Assessing Policies and Strategies to Reduce the Impact of Health Worker Shortages in Primary Health Care Facilities in Ghana

Author: Eunice Okyere

Okyere, Eunice, 2018 Assessing Policies and Strategies to Reduce the Impact of Health Worker Shortages in Primary Health Care Facilities in Ghana, Flinders University, College of Medicine and Public Health

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Abstract

The shortage of health workers in rural areas is a global challenge although its impact is greatest in low- and middle-income countries. In attempts to address this problem, interventions and strategies have been suggested and implemented but very little has been established or documented on the effectiveness and sustainability of these interventions in attracting health workers to stay in rural areas. In Ghana, despite policy interventions put in place to reduce the impact of rural health worker shortages and increase their retention in Primary Health Care (PHC) facilities for quality health care delivery, such facilities continue to lack adequate numbers of skilled health workers. This research was therefore designed to assess the effectiveness and level of implementation of interventions including task-shifting practice, incentive packages, and policies on recruitment, postings and finance, and to examine the push and pull factors that affect health workers’ movements. The study in the Upper East region of Ghana was designed to achieve the following objectives: to explore policies and strategies (incentives) put in place to retain health workers; to explore the extent to which these policies and strategies worked; to examine the extent of task-shifting in management of inadequate numbers of health workers; and to explore the push and pull factors that affect health worker retention.

The study was conducted in 10 of the 13 districts in the Upper East region of Ghana. The districts were selected purposively to obtain a mix of health centres situated in typically rural, peri-rural and urban settings to improve the study area diversity. An interpretive phenomenology research design was used to understand the meaning and importance of health workers’ and managers’ perceptions and experiences of task-shifting, incentives and other policies regulating health workers in the study area. Qualitative methods and a realist evaluation framework approach were used, with data collected through field interviews and review of relevant policy documents. In total, 68 in-depth interviews were conducted with health workers in PHC facilities (health centres) and four in-depth interviews with key persons involved in staff management. The data were analysed using thematic analysis with inductive and deductive approaches.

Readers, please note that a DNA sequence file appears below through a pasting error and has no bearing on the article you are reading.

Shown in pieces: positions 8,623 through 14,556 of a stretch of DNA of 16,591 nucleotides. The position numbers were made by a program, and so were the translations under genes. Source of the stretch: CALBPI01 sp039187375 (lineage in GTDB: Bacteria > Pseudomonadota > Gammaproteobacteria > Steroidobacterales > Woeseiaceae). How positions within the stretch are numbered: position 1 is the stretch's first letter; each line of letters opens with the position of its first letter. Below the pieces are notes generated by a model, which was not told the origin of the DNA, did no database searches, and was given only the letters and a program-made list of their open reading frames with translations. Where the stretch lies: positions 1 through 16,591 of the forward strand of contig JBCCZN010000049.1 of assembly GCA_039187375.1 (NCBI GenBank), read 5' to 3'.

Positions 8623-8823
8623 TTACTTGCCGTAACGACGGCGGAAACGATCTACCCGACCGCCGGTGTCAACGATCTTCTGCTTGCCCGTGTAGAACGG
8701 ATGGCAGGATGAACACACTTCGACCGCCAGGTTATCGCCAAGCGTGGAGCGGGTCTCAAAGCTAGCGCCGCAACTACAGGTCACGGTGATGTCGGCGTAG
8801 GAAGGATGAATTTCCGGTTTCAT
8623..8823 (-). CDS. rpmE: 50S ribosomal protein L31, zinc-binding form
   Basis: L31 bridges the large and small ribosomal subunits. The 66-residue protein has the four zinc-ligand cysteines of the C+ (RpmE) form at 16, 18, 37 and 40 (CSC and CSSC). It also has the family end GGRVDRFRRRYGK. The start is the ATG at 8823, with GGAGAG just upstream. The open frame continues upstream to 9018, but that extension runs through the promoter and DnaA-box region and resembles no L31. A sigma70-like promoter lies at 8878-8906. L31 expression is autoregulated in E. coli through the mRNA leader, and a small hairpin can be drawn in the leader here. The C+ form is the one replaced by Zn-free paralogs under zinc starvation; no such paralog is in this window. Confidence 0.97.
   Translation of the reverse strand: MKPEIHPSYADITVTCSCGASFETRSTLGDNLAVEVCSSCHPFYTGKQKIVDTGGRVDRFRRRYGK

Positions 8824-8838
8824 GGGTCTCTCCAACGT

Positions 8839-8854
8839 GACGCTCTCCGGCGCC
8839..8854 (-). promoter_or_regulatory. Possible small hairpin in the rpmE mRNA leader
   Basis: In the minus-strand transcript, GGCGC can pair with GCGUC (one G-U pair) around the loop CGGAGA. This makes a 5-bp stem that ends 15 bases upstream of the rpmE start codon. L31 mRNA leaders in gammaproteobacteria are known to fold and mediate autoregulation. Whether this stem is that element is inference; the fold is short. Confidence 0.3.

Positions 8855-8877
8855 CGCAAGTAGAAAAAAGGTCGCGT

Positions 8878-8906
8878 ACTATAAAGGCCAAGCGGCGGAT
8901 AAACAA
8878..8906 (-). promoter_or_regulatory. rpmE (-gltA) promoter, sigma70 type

The findings revealed that task-shifting was a common practice across health facilities to help reduce the impact of insufficient numbers of health workers. Generally, health workers had comprehensive training that supported the organisation of task-shifting. However, they were sometimes engaged in tasks above their level of training and beyond their job descriptions. Adequate training was not usually provided before additional tasks were assigned. While some staff perceived the additional tasks they performed as an opportunity to learn new skills and become multipurpose, others described this as stressful, work overload or unsafe because of the tendency to complicate the health status of patients.

Different incentive packages, fiscal and non-fiscal, had been instituted to motivate health workers working in rural health facilities in the region. Generally, awareness levels about incentives varied among different cadres of health workers, with most of them unaware of their full incentives package. Health workers had different preferences for incentives and did not regard some as attractive enough to motivate them. Different cadres of health workers involved in the study had different perceptions on recruitment and posting policies and described the processes as unfair and employment contracts unclear. Push and pull factors that affected health worker retention in rural areas included distance from spouses and other family members, fear that unmarried workers would not find suitable partners in rural areas, poor infrastructure development, inadequate equipment, lack of ambulances to aid referrals, poor/inadequate social amenities and lack of safety.

The findings suggest that the impact of health worker shortages in the Upper East region of Ghana can be improved if task-shifting is systematically organised with adequate training and supervision put in place. Health workers should be made aware of all incentives and appropriate distribution mechanisms should be put in place to ensure that all workers benefit from incentives. Some incentive packages need modification, along with reinstatement of previous incentives and introduction of new ones to achieve the intended purpose of motivating health workers to work in rural areas. Health workers should be involved in formulation of their incentive packages so that their preferences can be considered. Policies on recruitment, posting and finance need modification so that health workers build trust in the health sector. Adequate social amenities and infrastructure development are required, and this shows the need for comprehensive programs rather than stand-alone interventions in rural areas.

Keywords: Task-shifting, incentive packages, health workers, health policies, rural areas, staff retention

Subject: Public Health thesis, Primary Health Care thesis

Thesis type: Doctor of Philosophy
Completed: 2018
School: College of Medicine and Public Health
Supervisor: Associate Professor Lillian Mwanri